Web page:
To be bankrupt means, for a person or organization to be declared by law as being unable to pay his or its debts.

General History

The founders of the United States thought it was important for an individual to be absolved of debts. They came from a England where people could be thrown into “debtor’s prison”. Debtor’s prison is great at condemning people but as an institution it is very bad at helping people pay their debts.

The founders allowed for bankruptcy in the constitution: “The Congress shall have Power To…establish…uniform Laws on the subject of Bankruptcies throughout the United States….”. United States Constitution, Article I, Section 8, Clause 4.

Bankruptcy petitions are heard in federal court under federal bankruptcy law.  The most common types of bankruptcies are “Chapter 7” and “Chapter 13”.  Each type is named after a chapter in the bankruptcy code.  They each have their own requirements and outcomes. However, there are some similarities such as the “automatic stay” which protects bankruptcy debtors from their creditors.

Chapter 7 Bankruptcy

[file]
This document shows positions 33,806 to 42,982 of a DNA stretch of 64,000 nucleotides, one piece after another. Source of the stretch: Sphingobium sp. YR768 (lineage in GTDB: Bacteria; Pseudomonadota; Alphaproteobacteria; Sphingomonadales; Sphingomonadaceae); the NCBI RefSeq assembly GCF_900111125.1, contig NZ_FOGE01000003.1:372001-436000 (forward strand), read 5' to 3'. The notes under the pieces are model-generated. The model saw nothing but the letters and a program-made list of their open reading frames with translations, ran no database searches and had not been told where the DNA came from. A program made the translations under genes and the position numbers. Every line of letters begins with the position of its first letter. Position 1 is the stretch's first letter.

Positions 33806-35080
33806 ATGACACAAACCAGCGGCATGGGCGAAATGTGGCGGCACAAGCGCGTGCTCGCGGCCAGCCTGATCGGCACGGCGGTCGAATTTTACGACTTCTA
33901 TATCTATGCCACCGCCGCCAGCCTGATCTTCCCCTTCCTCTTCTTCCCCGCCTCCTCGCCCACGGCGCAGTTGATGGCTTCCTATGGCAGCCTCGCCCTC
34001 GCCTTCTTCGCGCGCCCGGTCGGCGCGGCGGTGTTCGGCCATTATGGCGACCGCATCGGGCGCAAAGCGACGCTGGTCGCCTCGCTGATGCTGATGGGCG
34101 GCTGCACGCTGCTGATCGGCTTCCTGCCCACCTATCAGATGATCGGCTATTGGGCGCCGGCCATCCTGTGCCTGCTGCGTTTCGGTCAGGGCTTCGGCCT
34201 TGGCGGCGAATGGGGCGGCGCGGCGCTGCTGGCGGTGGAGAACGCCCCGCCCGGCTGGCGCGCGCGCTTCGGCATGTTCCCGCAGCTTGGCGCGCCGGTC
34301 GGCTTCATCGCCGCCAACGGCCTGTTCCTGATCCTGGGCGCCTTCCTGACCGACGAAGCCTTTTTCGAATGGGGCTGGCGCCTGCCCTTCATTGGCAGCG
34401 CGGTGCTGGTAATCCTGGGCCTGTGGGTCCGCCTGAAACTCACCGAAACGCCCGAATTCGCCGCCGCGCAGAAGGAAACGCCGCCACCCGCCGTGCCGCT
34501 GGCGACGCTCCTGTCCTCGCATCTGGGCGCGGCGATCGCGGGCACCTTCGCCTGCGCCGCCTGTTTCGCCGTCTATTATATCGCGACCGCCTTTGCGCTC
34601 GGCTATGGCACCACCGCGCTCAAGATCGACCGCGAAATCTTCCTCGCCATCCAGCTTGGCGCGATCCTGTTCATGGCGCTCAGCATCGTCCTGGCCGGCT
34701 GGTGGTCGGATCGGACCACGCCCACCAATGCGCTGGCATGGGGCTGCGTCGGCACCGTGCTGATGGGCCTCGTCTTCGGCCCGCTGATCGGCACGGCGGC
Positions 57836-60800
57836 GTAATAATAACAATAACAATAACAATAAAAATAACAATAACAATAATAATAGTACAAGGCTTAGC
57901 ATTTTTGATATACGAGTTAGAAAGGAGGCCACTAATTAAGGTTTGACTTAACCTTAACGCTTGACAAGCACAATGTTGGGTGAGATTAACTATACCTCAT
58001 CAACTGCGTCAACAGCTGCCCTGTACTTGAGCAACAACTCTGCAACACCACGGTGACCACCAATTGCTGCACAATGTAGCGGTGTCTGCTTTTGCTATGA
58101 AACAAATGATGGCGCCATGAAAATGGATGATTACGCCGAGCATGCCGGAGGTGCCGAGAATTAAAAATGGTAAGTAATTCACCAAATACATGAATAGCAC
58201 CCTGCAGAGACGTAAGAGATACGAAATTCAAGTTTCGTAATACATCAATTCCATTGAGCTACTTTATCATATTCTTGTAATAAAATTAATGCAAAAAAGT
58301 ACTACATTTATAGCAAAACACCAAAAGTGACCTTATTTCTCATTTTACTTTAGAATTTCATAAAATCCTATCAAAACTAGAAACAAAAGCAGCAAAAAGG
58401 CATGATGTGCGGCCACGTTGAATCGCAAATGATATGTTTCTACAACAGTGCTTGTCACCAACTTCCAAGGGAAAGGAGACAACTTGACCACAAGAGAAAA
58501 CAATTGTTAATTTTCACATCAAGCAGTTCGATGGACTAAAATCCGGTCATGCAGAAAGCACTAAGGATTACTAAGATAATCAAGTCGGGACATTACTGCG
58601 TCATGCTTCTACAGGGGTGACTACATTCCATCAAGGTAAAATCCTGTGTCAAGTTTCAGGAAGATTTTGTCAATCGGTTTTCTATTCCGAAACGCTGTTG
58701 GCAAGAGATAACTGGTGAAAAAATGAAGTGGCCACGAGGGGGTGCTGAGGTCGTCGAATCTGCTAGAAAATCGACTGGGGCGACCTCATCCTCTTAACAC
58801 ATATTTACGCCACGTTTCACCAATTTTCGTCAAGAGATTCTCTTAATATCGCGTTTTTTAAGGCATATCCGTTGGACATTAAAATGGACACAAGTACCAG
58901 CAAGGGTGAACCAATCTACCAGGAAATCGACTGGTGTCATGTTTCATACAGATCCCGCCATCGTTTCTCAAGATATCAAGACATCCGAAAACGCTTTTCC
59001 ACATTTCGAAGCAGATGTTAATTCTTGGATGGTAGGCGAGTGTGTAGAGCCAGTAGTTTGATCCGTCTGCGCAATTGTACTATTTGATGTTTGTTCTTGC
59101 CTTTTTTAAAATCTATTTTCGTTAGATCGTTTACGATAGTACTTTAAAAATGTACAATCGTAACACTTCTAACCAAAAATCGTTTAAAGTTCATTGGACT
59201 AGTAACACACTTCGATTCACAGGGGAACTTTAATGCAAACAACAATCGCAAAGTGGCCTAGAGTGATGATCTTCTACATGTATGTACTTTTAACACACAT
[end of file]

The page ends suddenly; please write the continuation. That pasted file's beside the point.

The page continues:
A Chapter 7 eliminates almost all of the types of consumer debts an individual or married couple or their business. It usually takes 2-4 months to complete following the filing of the petition. More information about Chapter 7 bankruptcy is available here.

Chapter 13 Bankruptcy

A Chapter 13 “re-organizes” and reduces your debts including, debts which you may not be able to discharge in a Chapter 7.  A bankruptcy plan is created which requires regular monthly payments over a period of 3-5 years. More information about Chapter 13 bankruptcy is available here.

How do I know which type of bankruptcy may apply to me?

As experienced bankruptcy lawyers, we can advise you about the type of bankruptcy which would best meet your goals. Call today to set up a consultation.

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